A series that started out as a bewildering exposé is now just as obsessed with its own exploitative brand as Joe Exotic was with trying to be famous
Is the world ready for more Tiger King (Netflix)? Actually, I think the real question is whether or not the world needs more Tiger King. Fortunately, the answer comes directly from the source, courtesy of a second series.
It has been 20 months since Eric Goode and Rebecca Chaiklin’s nauseating depiction of white trash American zookeepers introduced us to a loudmouth Kansas chap named Joe Exotic.
You know the drill. The conniving, attention-seeking tiger park owner, online TV host and part-time country singer is currently serving a 22-year sentence in federal prison. If you’ll recall, Exotic was convicted on several counts of animal abuse, and two counts of attempted murder for hire (the intended victim being his nemesis, the big cat conservationist Carole Baskin).
There were some other unpleasant cat people involved in Netflix’s annoyingly smug true crime extravaganza, including the odious Jeff Lowe — a charmless chancer trapped in a losing battle with his mid-life crisis — and the despicable Doc Antle, the ponytailed animal trainer who runs his own cult. Yep, all sorts of crazy stuff went down in that first season. Still, I am a firm believer that the biggest reason the world fell for Tiger King’s wild and wacky antics is because its arrival coincided with the first lockdown. There was nothing else on. We had all the time in the world, and some of us were desperate to be entertained.
In fact, the opening sequence of Tiger King 2 mentions the pandemic within the first 30 seconds. We get a shot of the Earth from outer space (no, really). We cut to a “regional data centre” in an “undisclosed location” (I am not making this up). A handy subtitle informs us that it’s March 19, 2020 and that stay-at-home orders have begun to spread across the US. And then — here’s the bonkers bit — a clock on the wall strikes midnight and boom: Tiger King hits the airwaves. Then we get a highlights reel of what happened next.
If all of this sounds silly, it’s because it is. It also tells us that (a) Tiger King shows at least some self-awareness when it comes to understanding its success, and (b) a series that started out as a barmy and bewildering exposé is now just as obsessed with its own tawdry and exploitative brand as Exotic was with trying to be famous. It’s not that Tiger King 2 doesn’t feature some new and disturbing revelations. Remember, one of the oddest aspects of season one was that it left viewers wondering if the aforementioned Baskin had something to do with the disappearance of her second husband, Don Lewis.
As it turns out, Mr Lewis had a few more skeletons in his closet than we had thought. Goode and Chaiklin’s unusual investigation continues to deliver a few surprising twists — but it also welcomes to the table a slimy and sleazy cast of new and unimproved supporting players, including media-hungry lawyers, dunderbrain relatives and a YouTube ‘detective’ who calls himself ‘Ripper’. It hardly helps that Baskin refused to contribute to season two — everything we see of her is leftover footage from the first run and / or snippets from her YouTube channel. Exotic appears over the phone from prison, complaining about not being able to enjoy his fame. Indeed, most of the Joe narrative is centred on a bunch of bananahead followers who travel to Washington to ask Donald Trump to pardon their hillbilly messiah. It doesn’t work out.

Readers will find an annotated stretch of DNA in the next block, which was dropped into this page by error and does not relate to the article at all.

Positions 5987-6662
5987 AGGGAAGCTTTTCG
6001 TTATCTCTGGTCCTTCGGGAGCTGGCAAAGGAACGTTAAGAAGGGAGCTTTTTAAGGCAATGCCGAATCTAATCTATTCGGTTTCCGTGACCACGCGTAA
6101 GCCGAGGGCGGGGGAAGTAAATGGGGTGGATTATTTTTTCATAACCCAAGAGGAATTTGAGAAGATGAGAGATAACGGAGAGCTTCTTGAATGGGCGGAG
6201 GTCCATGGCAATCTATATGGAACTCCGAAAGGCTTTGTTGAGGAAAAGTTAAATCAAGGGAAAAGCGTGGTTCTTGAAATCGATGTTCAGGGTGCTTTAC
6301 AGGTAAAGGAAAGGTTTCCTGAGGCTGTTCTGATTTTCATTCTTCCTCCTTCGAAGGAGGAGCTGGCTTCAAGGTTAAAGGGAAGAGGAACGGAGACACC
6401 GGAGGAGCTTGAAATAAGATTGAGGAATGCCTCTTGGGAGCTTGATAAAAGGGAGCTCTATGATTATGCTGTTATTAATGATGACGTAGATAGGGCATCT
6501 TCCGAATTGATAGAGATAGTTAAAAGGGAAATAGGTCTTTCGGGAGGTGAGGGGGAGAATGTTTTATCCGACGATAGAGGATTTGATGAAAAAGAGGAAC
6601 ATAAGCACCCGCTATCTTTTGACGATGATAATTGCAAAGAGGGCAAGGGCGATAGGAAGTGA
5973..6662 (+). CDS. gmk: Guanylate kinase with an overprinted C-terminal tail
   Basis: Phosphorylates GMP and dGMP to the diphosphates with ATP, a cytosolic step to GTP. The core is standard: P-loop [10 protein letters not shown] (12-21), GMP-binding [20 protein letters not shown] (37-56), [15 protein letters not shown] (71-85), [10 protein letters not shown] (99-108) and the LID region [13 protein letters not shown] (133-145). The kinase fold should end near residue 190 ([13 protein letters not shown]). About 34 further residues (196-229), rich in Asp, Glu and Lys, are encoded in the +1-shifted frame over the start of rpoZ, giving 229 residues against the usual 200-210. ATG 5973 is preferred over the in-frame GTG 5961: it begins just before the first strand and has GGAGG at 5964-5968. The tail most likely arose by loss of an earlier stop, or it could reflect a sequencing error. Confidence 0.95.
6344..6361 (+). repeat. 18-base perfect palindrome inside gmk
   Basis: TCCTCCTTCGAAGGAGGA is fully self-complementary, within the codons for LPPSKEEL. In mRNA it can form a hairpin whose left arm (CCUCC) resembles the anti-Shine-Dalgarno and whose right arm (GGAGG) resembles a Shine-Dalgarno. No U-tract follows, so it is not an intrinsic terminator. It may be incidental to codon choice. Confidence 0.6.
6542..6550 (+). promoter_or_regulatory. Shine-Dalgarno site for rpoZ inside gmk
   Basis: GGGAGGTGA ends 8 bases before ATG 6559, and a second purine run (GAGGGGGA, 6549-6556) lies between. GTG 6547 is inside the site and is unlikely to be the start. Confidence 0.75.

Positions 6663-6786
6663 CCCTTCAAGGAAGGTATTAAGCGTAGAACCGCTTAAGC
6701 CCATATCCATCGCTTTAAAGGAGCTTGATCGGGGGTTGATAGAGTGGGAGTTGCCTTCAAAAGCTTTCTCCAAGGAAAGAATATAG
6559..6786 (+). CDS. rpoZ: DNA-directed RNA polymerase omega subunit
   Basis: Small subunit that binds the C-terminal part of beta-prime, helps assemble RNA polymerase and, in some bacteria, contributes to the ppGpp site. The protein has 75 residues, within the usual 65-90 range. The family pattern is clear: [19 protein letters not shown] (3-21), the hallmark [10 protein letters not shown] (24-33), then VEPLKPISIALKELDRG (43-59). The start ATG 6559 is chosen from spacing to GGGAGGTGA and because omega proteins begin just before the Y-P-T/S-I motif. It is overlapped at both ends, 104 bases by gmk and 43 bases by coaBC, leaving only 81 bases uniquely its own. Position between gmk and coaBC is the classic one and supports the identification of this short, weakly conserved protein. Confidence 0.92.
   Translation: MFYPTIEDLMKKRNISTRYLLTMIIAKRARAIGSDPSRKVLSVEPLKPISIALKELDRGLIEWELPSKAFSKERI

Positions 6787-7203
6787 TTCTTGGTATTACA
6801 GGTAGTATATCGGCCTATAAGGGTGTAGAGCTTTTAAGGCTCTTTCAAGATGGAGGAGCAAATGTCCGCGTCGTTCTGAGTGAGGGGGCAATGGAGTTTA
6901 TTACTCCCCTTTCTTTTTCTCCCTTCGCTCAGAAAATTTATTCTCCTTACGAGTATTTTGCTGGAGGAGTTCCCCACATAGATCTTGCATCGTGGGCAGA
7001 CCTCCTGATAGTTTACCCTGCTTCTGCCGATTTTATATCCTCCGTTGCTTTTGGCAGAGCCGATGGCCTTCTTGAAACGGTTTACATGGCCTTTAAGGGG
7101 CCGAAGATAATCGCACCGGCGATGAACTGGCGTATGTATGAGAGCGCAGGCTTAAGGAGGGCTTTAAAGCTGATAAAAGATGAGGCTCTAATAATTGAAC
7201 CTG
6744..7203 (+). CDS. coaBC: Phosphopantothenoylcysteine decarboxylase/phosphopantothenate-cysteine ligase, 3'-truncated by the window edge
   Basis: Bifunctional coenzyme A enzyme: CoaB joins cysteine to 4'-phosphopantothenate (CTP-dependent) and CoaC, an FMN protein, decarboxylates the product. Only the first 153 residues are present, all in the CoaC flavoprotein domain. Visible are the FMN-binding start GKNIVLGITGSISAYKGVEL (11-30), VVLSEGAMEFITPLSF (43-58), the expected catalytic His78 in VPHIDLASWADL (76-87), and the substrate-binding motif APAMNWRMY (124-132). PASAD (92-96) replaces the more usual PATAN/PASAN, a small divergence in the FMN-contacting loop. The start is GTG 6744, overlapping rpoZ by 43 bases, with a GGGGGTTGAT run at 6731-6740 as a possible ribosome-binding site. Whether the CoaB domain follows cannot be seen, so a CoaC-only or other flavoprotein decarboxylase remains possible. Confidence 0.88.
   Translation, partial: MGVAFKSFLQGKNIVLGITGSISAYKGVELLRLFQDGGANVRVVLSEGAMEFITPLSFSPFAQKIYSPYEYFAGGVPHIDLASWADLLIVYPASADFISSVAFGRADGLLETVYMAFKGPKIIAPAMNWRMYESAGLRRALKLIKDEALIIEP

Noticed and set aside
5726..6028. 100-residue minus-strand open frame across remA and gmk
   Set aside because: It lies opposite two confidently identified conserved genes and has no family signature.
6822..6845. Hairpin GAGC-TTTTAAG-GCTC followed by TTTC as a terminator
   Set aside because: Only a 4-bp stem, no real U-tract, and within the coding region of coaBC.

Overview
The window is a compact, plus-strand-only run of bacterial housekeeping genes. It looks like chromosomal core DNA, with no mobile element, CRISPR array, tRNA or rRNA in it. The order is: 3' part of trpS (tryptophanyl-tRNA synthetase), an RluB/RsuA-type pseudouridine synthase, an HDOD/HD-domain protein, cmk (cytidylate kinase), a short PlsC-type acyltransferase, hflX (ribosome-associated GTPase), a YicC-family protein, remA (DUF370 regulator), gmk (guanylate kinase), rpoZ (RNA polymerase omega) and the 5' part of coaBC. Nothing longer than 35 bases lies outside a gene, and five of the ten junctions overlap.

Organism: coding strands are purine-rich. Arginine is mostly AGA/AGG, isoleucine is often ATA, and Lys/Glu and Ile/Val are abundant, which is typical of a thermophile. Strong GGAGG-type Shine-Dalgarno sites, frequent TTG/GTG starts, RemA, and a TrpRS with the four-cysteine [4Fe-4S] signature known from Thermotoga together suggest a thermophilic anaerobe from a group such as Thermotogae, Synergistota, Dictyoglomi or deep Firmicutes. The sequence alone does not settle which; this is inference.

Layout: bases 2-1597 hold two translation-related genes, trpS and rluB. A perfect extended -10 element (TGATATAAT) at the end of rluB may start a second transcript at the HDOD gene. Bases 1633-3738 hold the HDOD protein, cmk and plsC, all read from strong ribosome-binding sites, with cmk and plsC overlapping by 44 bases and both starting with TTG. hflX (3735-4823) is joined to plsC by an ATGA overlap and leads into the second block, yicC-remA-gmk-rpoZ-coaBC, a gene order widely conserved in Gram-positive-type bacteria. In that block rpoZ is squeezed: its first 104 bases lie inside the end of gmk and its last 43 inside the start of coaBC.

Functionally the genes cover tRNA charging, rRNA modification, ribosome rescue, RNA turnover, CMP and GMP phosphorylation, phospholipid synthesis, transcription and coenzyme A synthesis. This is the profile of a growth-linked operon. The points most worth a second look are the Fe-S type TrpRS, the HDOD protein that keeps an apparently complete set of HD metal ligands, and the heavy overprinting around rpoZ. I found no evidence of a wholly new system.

Basically, Tiger King 2 is all about the aftermath of Tiger King, but there isn’t enough to justify a second spin of the wheel. What we’re left with is a cheap, crass, lazy and extraordinarily pointless rehash of everything that’s come before. The people are horrible. Some of them are idiots. Everyone just talks and talks and talks — but nobody ever really says anything. It’s a gross and spectacularly stupid freak show, and we don’t deserve it — not after everything we’ve been through.
What we do deserve, however, is a better look at singer Nathan Carter’s trip to Mullingar. A new six-part series in which homegrown celebrities pay tribute to their idols, Shoulders of Giants (RTÉ One), opened with Carter tipping his hat (or, at least, his fabulously groomed mane) to the inimitable Joe Dolan.
Without Dolan, there would be no Carter — and as much as I’d like to make a joke here, the truth is that lovely Nathan comes across very well. Here, he interviews the late singer’s brother Ben, visits Joe’s old barber and jams with the remaining members of the Drifters. It’s fine, it’s fluffy and it’s a fun examination of how Dolan inspired a real-life Eoin McLove, with bigger biceps and tighter jeans. But it’s also a little slight in places and might have benefited from a longer running time.
Meanwhile, Mary McAleese returned to our screens in the admirable yet frustratingly unfocused, With God on our Side (RTÉ One). You have to admire the mission statement. This sombre and reflective offering was supposed to examine the role that religion played in creating and resolving conflict in Northern Ireland.
McAleese — a terrific interviewer, and an excellent broadcaster — met Gerry Adams, Arlene Foster and several others, including Pat Hume in her last interview before her death, to discuss everything from the North’s fractious past to its uncertain future.
The only problem is that, like most documentaries of its kind, With God on our Side eventually loses control of the gears and becomes another broad and entirely indistinguishable presentation on the Troubles.
It’s a shame, because there are signs — especially in the scenes where McAleese discusses with a taxi driver her Catholic upbringing in Belfast, and the loyalist attacks that drove her family from their home — that this could have been a more engaged and, indeed, personal project for the former president.